“The law we passed mandates translated ballots in any language that meets the threshold normally mandated by the Voting Rights Act, but is inclusive of more languages,” Councilperson Hammoud told the NewsHour. “In Dearborn, this has the effect of implementing bilingual [Arabic] ballots, since Dearborn far surpasses the 5 percent or 10,000 person threshold for Arabic language spoken at home. Additionally, other materials such as affidavits and applications are translated as well.”

He said that reaction to the translated Arabic ballots, which were first used in the August primary election, has been positive. “People were happy their city recognized and finally responded to their needs,” Hammoud said. “It’s a victory for voter access, and the integration of our residents into our democratic process.”

Dearborn City Hall and official ballot drop box, Dearborn, Michigan, Sept. 18, 2021. Photo Frances Kai-Hwa Wang

Dearborn City Hall and official ballot drop box, Dearborn, Michigan, Sept. 18, 2021. Photo Frances Kai-Hwa Wang

For Hamtramck, Bengali language ballots have been required by the Voting Rights Act for some time because of its large Bangladeshi American community, although it took years of poll watching and a lawsuit from Asian American Legal Defense and Education Fund (AALDEF) to enforce it. This year, Hamtramck’s city council voted to mandate Arabic ballots, as well as to translate all election materials and instructions into Arabic, even though Arabic is not a language included in the Voting Rights Act.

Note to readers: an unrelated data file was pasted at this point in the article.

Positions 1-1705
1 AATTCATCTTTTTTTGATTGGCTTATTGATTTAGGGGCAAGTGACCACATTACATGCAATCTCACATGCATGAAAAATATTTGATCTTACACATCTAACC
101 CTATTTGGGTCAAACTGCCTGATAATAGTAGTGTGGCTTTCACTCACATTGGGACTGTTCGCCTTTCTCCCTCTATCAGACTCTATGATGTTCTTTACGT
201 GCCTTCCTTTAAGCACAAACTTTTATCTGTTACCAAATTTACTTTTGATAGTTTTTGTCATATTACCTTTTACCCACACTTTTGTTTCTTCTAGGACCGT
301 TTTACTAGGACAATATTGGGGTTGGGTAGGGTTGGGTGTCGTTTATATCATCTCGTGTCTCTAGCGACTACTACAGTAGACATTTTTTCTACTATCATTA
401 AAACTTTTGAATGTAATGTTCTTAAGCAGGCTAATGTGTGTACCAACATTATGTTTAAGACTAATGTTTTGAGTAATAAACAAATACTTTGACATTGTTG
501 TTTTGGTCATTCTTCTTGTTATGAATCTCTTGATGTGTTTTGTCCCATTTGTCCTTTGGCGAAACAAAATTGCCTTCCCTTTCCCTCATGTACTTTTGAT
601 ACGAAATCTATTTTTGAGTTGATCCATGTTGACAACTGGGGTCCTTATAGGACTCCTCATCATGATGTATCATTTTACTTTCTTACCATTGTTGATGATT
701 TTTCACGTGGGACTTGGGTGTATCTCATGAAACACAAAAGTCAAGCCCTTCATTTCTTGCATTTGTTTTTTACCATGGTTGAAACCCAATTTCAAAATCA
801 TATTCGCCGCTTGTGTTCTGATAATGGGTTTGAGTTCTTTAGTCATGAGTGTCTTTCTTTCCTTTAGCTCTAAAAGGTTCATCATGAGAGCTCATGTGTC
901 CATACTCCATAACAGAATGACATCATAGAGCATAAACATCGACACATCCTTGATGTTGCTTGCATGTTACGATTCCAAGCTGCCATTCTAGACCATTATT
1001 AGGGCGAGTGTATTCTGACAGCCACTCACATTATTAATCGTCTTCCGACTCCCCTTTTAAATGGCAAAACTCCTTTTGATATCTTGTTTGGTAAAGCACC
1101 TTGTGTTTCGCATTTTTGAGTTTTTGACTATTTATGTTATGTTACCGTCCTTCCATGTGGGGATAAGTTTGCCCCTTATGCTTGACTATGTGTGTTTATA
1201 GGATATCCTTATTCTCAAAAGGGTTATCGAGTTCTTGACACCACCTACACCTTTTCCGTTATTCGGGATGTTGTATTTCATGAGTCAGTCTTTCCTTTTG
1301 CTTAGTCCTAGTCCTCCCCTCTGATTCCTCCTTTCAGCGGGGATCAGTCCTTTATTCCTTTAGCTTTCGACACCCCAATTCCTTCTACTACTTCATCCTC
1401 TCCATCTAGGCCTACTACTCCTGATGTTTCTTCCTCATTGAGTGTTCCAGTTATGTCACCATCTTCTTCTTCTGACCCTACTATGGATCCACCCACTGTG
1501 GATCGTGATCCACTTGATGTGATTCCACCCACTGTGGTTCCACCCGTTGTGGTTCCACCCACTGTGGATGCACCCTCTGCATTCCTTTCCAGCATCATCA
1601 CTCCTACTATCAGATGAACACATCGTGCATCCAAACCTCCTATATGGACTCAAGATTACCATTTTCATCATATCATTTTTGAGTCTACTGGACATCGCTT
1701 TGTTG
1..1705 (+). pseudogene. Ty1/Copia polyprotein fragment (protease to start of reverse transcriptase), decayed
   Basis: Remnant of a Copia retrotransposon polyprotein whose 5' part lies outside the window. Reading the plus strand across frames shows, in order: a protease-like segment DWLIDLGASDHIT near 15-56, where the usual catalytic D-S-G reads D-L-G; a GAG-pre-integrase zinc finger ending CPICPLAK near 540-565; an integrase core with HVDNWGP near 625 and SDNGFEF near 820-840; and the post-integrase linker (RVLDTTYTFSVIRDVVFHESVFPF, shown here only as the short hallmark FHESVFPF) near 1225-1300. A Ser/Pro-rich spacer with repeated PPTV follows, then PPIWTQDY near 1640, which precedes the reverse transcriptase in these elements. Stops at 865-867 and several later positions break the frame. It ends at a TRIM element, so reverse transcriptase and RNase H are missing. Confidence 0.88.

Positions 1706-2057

“This is a big step toward improving community engagement in the election process,” Hamtramck Mayor Amer Ghalib said in a statement. “It makes it easy for people to understand the ballots and make the right choices and will decrease the number of voided ballots. This is a historic moment for the Arab community, especially in Hamtramck and Dearborn, and we look forward to seeing the positive impact it brings to our community.”

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Many other communities who are also interested in providing Arabic ballots have been reaching out to Dearborn nonprofit organizations to learn how they did it.

“We have had many Arab American nonprofits across the country reach out to get support on how to get their cities and counties to translate ballots to Arabic,” Meroueh said. “NNAAC is currently creating a guide and training on how to approach and accomplish this in different cities and states.”

More than just ballots, voter education is needed too

Getting out the vote is more than just having Arabic ballots. It still requires a degree of voter education to be taken to residents.

“I love local elections,” Al-Hanooti said. “I think it’s the sexiest thing ever because that’s where real change happens on the local level.”

As midterm elections loom, Al-Hanooti and her team are busy telling voters in Dearborn and Hamtramck that they have the option to vote using Arabic ballots so they no longer need to wait for a translator. But, they are also finding that some voters do not know that there is an election coming up and some do not know the hours the polls are open. Other voters are telling them that no other candidate or political action committee (PAC) has ever before knocked on the door or reached out. Other voters are distrustful of the government.